Steady as She Goes

Problematic old white guy, Thomas Jefferson, once wrote, “In matters of style, swim with the current. In matters of principle, stand like a rock.” I love a good aphorism, and it’s damn near persuasive. Style evolves and flows, but principles are foundational. On its face, the quote is quite agreeable, but wrestling with this phrase, I’ve discovered something quietly sinister at its core.

No one who knows me would accuse me of having good style. I’ve been on team jeans and band tee for a quarter century. But, it is my style. It is my minimalist, functional, and punk philosophy made manifest.

And it is here where we enter a quandary. How do we indulge the spirt of the times while maintaining our sense of self? Is fashion an essential part of selfhood? Or, do seasonal trends float above individual identity? Are we anchored to the world in a way which allows us to float along the whims of trends without losing our identity?

Our values manifest themselves in the choices we make. An unbranded Kirkland Signature tee embodies a very different aesthetic than the $95 German loopwheeled Merz b. Schwanen designed piece Carmy dons in The Bear. Even with a white tee, we express our sense of self in everything we do.

We make a statement with our selections: economy, comfort, quality, aesthetics. Our decisions are informed by the hierarchy of our values. To this extent, fashion represents a public-facing manifestation of ourselves. But outside of a wearing a meat-dress, we choose from a few designated buckets.  

However, as Tyler Durden, noted in the proto-incel manifesto Fight Club, “You are not your fucking khakis.” Clearly our sense of self must be deeper and more permanent than our fashion choices. On the most charitable read of the Jefferson quote, one could argue nothing is lost by an absorption into trendiness. That our character and core personality is unaffected by such pedestrian choices. Principles are what matter. 

It is here where I find the rock in my shoe of Jefferson’s pithy remark. Style is not inextricable from selfhood. Diligent adherence to fashion and trends I find ugly and lacking any core identity. A number of my aging Millennial counterparts have lamented the demise of the skinny-jean and the rise of the crew neck sock. And yet, they give deference to the youth. Two decades of no show socks find their way to the Goodwill donation bin.

I am intentionally leaving aside ethical concerns of fair wage, environmentally sustainable practices, and corporate defensibility. Though our choices certainly resonate through those rungs of the industry as a whole. For the moment, I prefer to focus simply on the aesthetic element. 

Those who adopt trends instinctually and habitually, lack a foundational element of self. As chameleons, they don the uniform of their time and blend seamlessly into the crowd. They-style is ubiquitous. It is everywhere and nowhere. The rootless can grow anywhere. Those who can blow in the wind end up anywhere.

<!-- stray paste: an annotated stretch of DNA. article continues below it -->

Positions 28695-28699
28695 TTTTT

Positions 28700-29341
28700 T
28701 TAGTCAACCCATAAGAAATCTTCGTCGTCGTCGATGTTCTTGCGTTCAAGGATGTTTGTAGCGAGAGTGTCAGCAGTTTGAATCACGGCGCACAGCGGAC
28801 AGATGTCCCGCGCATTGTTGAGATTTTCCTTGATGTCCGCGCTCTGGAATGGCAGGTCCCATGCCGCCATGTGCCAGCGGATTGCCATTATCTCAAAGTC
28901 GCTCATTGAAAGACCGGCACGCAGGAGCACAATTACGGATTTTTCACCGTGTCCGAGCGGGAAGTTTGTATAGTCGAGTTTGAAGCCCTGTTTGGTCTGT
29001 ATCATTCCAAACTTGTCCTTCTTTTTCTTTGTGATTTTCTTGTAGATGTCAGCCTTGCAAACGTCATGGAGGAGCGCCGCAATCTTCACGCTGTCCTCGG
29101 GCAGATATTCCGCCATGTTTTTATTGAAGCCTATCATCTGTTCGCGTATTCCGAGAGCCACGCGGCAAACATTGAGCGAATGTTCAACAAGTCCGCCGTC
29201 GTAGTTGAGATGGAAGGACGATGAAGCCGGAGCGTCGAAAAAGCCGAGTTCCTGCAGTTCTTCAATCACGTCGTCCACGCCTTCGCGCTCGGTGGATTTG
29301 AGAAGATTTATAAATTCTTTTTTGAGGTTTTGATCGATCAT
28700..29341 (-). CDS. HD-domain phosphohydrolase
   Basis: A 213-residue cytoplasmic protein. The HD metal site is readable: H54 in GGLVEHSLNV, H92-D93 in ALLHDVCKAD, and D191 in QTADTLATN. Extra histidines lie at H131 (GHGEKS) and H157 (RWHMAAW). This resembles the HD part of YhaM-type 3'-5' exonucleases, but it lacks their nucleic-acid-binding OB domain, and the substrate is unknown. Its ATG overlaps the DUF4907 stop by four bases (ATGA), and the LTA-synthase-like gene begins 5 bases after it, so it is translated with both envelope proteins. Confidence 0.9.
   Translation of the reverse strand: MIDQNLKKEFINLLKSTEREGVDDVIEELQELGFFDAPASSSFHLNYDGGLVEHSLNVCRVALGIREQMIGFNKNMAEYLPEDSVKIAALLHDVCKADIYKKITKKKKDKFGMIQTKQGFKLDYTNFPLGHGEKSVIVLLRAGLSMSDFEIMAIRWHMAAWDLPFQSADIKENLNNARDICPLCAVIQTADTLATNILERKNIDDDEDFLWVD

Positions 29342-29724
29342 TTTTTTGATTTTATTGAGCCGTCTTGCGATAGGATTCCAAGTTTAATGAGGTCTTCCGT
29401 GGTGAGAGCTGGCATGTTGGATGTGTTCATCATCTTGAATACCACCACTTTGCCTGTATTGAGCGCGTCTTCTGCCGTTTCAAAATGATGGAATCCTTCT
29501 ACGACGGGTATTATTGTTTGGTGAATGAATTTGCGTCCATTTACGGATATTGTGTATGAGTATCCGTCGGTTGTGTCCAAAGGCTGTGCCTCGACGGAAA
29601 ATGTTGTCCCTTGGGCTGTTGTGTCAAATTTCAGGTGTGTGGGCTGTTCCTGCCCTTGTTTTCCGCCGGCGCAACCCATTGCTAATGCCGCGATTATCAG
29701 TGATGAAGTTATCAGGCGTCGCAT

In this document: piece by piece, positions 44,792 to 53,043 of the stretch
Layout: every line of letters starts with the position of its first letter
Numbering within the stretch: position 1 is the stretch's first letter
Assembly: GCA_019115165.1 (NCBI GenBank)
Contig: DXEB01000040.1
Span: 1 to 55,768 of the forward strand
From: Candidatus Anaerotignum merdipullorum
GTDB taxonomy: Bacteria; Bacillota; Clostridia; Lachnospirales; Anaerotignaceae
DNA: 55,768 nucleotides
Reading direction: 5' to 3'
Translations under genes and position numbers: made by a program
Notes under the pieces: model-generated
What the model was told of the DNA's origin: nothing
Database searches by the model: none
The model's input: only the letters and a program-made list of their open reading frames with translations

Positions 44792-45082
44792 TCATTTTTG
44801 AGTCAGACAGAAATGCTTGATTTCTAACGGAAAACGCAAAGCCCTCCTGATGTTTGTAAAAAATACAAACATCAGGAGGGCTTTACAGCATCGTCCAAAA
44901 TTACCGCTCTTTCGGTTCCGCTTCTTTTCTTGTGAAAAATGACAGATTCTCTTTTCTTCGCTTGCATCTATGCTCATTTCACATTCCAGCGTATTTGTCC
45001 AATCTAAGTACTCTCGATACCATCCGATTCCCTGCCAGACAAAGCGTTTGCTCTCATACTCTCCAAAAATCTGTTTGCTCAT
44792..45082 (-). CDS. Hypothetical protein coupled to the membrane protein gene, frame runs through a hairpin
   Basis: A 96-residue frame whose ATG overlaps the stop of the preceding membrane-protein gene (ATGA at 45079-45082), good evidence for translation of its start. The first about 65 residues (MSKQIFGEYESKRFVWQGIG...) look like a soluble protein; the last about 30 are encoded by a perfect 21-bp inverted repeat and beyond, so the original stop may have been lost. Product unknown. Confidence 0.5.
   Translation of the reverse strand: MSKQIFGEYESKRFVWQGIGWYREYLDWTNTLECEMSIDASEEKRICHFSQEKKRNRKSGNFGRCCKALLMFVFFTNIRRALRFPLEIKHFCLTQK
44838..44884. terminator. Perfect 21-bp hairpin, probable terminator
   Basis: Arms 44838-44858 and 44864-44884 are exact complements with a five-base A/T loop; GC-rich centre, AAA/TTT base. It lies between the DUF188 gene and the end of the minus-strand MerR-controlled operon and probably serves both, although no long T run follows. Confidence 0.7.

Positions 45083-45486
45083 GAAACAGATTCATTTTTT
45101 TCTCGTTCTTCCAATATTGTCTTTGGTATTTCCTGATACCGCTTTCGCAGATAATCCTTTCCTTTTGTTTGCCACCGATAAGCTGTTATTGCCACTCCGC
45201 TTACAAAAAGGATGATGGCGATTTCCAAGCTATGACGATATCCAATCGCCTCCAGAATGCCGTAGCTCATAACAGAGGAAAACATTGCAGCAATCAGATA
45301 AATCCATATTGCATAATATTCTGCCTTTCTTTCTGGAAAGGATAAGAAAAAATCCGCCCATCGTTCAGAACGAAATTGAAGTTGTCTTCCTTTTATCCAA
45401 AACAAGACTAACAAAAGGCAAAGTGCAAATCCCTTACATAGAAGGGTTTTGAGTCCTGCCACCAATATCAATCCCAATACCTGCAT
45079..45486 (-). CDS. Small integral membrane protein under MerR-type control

Defend style from the whims of time. Style is a watermark of selfhood. An indelible stamp that makes your statement endure over time. This is not to say it shouldn’t evolve or change. But instead of being carried by the currents of Tik Tok, we should instead say, “What among this current batch of trends, suit me? Where do I find myself among them?”

The pendulum of fashion swings mercilessly. And it is no accident current styles recur every thirty years. Just about the time a 15 year old gets curious to raid Mom’s closet. Like a Polaroid in reverse, the dream of fitting into them fades until a new generation discovers them. And the cycle begins anew.

Honor your core and you’ll never look back at pictures of your farmhouse chic home, or a boucle fabric couch, and fail to recognize yourself in your own home. Midcentury modern is over. And I couldn’t be happier. Because I want your used Eames Lounge. It being out of fashion means I might finally track down the Keane “The Stray” and “No Dogs Allowed” triptych.   

Style is a banner of selfhood. You can add stars, but it waves best like a lighthouse welcoming friends and family back to a familiar harbor. May your ship be steadfast and the waves of trend impotently crash against your hull.  Despite its upgrades and repairs, Theseus’ ship will be recognizable when it returns to port. 

In matters of style and principle, stand like a rock. Continue course and speed.    

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